China / Society

China dominates investment in protecting water

(Agencies) Updated: 2013-01-17 14:30

WASHINGTON  - The annual global investment in forests, wetlands and other ecosystems that help keep human water supplies clean jumped by a third over four years to more than $8 billion, with China accounting for about 90 percent of that, according to a report released on Wednesday.

China accounted for more than $7.46 billion of spending in 2011 on natural water protection, known as watershed payments, according to Forest Trends' Ecosystem Marketplace, a Washington, DC-based environmental advocacy group. US investment that year was $360.5 million.

China dominates investment in protecting water 

A snapshot of the autumn scenery of Dajiuhu Wetland Natural Reserve in Southwest China’s Sichuan province on Oct 17, 2012. [Photo/Xinhua]

Other projects were mounted by beverage companies in Uganda and France, focusing on environmental protection of the water sources that fuel their businesses, the report said.

These projects are considered separate from conventional investments in dams, pumps, treatment plants or pipelines to move water from one place to another, according to report author Genevieve Bennett, a researcher for Forest Trends, which focuses on forest and water conservation.

Most times, Bennett said that investing in what she called natural water infrastructure is far cheaper, adding that the value is likely to increase as the world's supply of clean water becomes scarcer.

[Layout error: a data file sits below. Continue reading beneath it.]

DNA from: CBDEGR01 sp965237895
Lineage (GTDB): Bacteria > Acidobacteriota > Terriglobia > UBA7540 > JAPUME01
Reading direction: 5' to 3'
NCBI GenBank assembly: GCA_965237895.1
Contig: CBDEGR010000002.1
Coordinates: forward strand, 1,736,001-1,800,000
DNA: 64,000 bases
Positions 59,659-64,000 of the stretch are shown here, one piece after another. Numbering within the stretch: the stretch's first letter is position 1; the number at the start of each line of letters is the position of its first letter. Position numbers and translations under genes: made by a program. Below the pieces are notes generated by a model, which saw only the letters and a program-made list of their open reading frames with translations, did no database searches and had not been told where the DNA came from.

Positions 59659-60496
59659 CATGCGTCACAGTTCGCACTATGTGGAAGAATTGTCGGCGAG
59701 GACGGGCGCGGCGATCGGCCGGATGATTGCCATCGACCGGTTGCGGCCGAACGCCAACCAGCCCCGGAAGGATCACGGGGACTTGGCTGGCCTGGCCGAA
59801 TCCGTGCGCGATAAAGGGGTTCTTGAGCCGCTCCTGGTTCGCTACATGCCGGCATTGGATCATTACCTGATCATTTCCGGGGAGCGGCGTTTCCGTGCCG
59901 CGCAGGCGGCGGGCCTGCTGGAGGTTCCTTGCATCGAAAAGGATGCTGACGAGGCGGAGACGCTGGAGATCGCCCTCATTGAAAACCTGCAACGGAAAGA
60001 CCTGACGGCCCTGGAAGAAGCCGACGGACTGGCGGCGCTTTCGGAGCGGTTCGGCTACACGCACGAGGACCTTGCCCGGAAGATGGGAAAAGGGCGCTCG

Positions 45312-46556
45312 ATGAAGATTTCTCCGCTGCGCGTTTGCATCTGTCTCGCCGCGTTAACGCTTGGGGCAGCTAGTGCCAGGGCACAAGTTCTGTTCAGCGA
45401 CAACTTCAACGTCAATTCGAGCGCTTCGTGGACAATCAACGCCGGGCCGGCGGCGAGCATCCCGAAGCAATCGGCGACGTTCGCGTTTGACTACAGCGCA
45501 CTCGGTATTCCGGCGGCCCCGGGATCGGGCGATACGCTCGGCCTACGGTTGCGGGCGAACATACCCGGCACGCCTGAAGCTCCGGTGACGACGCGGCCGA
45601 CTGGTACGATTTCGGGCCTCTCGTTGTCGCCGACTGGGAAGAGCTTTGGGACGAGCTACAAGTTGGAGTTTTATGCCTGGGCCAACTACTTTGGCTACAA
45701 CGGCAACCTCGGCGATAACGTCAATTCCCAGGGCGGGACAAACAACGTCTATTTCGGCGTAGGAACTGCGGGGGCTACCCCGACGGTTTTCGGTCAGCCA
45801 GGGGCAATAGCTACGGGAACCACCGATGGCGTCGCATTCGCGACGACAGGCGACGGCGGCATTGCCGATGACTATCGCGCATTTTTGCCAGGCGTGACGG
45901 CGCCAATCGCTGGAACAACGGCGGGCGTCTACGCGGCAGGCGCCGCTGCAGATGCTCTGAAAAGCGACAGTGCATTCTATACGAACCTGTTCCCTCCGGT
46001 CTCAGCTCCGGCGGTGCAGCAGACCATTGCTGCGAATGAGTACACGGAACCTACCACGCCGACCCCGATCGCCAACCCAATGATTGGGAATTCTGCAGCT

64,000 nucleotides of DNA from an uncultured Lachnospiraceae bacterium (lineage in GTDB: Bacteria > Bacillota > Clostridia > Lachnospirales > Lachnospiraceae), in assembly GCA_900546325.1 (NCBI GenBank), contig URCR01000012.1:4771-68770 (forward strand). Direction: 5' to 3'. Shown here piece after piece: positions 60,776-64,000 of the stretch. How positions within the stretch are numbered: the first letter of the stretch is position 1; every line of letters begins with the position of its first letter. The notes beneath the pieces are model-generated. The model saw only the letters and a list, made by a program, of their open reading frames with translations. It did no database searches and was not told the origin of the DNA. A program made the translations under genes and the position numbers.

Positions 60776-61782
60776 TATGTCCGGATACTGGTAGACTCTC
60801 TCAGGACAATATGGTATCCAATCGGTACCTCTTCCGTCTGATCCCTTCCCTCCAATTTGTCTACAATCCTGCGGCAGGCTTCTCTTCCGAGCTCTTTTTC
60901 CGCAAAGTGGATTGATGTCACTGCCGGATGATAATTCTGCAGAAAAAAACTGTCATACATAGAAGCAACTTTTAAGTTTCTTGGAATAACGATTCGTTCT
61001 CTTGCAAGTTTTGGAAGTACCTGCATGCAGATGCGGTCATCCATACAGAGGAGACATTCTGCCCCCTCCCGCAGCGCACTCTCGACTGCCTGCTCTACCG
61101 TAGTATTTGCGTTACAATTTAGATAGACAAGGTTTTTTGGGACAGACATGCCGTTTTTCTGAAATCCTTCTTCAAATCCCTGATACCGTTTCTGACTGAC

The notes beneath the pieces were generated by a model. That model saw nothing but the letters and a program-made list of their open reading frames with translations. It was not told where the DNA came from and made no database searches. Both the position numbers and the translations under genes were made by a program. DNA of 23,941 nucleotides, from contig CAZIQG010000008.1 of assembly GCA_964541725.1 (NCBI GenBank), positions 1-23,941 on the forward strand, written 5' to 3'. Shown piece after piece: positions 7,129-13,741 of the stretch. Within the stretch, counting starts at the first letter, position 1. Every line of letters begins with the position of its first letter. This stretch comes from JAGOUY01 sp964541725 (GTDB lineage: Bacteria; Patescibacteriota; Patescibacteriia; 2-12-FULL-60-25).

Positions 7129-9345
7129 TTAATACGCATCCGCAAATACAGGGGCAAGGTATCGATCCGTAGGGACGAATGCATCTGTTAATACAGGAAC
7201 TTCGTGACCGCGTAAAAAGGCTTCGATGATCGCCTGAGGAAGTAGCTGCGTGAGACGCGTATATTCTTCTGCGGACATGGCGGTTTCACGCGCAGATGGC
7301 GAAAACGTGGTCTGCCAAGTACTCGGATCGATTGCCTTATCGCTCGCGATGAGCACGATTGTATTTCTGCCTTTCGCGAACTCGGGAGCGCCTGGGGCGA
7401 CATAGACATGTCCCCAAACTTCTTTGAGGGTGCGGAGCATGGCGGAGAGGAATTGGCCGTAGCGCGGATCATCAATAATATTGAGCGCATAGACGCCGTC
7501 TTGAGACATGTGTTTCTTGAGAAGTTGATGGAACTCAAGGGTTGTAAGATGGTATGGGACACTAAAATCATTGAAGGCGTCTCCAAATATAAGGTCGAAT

The Organization for Economic Cooperation and Development estimates world investment in water infrastructure will reach $1 trillion by 2025. Current spending is around $80 billion, 10 times the total natural infrastructure investment for 2011.

China is the world leader in offering compensation for ecological restoration and protection, the report said. One Chinese program provided health insurance benefits to 108,000 people upstream from the coastal city of Zhuhai in exchange for adopting land use practices meant to improve drinking water for the region.


Old pipes may taint Beijing water: experts

Beijing starts publishing tap water quality info

Beijing tap water getting worse: expert

Legal action launched over polluted water

Hebei reservoir water quality restored

Water monitoring to be made public

Hot Topics